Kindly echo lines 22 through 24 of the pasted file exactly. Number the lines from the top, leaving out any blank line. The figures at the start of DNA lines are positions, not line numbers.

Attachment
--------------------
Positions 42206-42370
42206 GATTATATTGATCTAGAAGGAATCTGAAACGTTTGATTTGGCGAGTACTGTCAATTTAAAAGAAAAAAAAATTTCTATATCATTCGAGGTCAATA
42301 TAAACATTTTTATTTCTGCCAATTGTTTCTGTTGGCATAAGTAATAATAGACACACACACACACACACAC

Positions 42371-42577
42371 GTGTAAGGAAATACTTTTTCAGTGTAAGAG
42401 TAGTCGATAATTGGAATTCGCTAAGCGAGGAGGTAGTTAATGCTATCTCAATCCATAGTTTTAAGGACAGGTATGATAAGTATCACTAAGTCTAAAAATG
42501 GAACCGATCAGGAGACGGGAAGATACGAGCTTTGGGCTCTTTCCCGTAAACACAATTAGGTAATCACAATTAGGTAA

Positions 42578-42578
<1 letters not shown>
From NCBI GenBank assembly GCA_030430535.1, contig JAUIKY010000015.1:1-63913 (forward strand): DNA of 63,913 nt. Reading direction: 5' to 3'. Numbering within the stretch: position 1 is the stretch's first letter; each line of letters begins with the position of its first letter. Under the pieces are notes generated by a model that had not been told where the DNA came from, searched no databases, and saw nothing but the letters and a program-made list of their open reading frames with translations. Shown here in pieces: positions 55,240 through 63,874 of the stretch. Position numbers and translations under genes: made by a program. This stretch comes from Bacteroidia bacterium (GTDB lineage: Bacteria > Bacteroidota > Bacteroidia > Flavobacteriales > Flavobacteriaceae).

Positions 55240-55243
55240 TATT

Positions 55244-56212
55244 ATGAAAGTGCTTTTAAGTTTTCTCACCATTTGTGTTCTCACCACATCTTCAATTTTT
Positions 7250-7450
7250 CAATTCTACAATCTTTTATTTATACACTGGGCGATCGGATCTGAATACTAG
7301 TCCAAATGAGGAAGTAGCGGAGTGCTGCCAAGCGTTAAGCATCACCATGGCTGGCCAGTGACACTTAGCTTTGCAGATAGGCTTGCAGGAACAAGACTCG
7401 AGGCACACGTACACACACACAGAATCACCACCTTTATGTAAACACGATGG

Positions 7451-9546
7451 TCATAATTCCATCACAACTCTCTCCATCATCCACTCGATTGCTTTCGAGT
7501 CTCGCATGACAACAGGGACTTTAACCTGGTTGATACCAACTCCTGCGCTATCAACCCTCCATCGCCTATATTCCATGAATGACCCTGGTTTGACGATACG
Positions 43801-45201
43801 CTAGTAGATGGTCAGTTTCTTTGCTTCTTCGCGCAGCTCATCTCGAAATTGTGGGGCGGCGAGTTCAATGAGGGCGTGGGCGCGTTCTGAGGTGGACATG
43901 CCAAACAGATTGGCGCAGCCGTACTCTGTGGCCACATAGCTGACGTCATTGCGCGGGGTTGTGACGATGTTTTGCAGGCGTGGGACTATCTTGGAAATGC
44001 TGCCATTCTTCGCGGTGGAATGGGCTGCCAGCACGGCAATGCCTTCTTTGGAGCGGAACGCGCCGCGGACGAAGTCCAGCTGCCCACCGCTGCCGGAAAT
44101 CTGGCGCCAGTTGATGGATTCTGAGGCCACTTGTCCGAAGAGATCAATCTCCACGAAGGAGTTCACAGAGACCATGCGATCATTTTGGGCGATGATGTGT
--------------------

Positions 43801-45201
43801 CTAGTAGATGGTCAGTTTCTTTGCTTCTTCGCGCAGCTCATCTCGAAATTGTGGGGCGGCGAGTTCAATGAGGGCGTGGGCGCGTTCTGAGGTGGACATG
43901 CCAAACAGATTGGCGCAGCCGTACTCTGTGGCCACATAGCTGACGTCATTGCGCGGGGTTGTGACGATGTTTTGCAGGCGTGGGACTATCTTGGAAATGC